Verhalen maken de mens. Inspirerende Utrechters aan het woord.

Engelstalige versie van Neus op het papier

Agnieszka Czajkowska

When I’m sitting in front of you, I can see you and your outfit, but I can’t see what’s next to you. Most people are able to look around up to 90 degrees without having to turn their heads. My visual field is about 30 degrees. I see so little details that if we were to meet again tomorrow – and you would wear a different outfit – I wouldn’t recognize you anymore.

Passion and talent

I always tell people: “I put my nose on the paper to see up close what I have drawn. When I look at my screen my nose would leave marks on it.” As a child, I always enjoyed drawing, and I quickly realized that my drawings were quite different from those of my peers.

Because of my bad vision (between 20% with glasses and 5% without), which I had for my entire life, almost everyone thought that I was crazy [for wanting to work in the creative industry]. That’s why I started studying psychology. Unfortunately, proper assistive tech wasn’t available back then and the few audio books I had access to were often outdated.

So one day I decided: I’m just going to give it a shot and sign up for an art school.

In addition, excessive reading caused me headaches [i.e. eye pain], so I eventually had to quit. I was weighing different options for a while, however, I still couldn’t let go of my dream to become an artist/designer. So one day I decided: I’m just going to give it a shot and sign up for an art [design] school. If they won’t accept me, I’ll then would have let go of my dream forever.

Portfolio filled with drawings

Armed with a portfolio full of [random] drawings I went to the meeting. It felt a bit like an interrogation. They asked me a lot of difficult questions and I also faced some criticism. Just when I was about to give up, I got the news that I got enrolled. As you can imagine, I was in shock.

I got the news that I got enrolled. As you can imagine, I was in shock.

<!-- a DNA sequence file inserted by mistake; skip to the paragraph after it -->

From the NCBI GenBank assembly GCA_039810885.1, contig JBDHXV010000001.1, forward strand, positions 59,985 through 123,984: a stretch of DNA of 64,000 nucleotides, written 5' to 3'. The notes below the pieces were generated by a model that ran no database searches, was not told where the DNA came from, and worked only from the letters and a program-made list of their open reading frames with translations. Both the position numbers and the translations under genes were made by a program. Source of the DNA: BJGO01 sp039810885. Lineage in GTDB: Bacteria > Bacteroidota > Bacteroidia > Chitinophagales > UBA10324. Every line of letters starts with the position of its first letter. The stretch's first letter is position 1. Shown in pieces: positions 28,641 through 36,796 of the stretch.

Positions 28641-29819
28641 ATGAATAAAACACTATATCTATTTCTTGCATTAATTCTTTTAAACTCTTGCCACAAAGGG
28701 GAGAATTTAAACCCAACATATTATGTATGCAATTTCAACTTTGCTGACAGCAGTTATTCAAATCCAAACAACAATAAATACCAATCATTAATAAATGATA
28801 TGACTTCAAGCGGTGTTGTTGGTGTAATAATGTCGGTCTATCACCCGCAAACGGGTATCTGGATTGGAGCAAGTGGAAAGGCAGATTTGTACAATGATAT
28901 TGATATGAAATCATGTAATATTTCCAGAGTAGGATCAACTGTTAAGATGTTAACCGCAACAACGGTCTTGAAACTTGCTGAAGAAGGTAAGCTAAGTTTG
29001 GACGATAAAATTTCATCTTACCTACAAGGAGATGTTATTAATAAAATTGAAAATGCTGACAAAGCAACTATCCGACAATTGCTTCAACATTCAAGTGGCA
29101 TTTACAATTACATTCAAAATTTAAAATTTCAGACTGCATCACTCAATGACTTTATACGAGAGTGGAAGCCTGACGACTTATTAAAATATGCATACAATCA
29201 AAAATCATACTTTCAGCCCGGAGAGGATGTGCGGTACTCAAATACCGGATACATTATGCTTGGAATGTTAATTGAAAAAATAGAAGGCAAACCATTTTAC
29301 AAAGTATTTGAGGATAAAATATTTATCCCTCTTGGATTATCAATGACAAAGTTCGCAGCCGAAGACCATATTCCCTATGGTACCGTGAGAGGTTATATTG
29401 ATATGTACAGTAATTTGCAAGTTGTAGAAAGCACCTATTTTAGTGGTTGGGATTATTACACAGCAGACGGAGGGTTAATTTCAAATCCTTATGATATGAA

During my years in design school I tried to keep a low profile but that proved somewhat difficult, since older students always kept asking me to help them out with their artworks.

Working life

I [still] lived in Germany when I started working. At first, I had to deal with a lot of distrust and intolerance [towards my capabilities/skills]. I certainly don’t want make generalizations about all Germans, but many of those I met were completely convinced that what they didn’t think was feasible, simply wasn’t possible.

Being an almost blind designer is something most people can’t wrap their heads around and according to many, such thing is impossible.

On the other hand, some people treated me with a lot of compassion, sometimes too much for my liking. I don’t want to be defined by my disability, I would like to be appreciated [as a person] and taken seriously as a professional. All I want is a regular job to be able to support myself.

Around the world

In the last years I have worked in Thailand and the United States. I have beautiful memories about Thailand, because there I was judged by my work and talents, which got me great opportunities. Here in the Netherlands I’m also doing well, even though I encounter laws and regulations that can be quite hindering.

For example, I have been offered jobs a number of times but employers wanted to apply for a job subsidy. Though I understand their point of view, there are disadvantages for me. I’d be under the thumb of the UWV [Dutch employment agency] and get paid only minimum wage, while all my sighted colleagues make a lot more [for the same work]. Obviously, I don’t want that.

I don’t want to be defined by my disability, I would like to be appreciated [as a person] and taken seriously as a professional.

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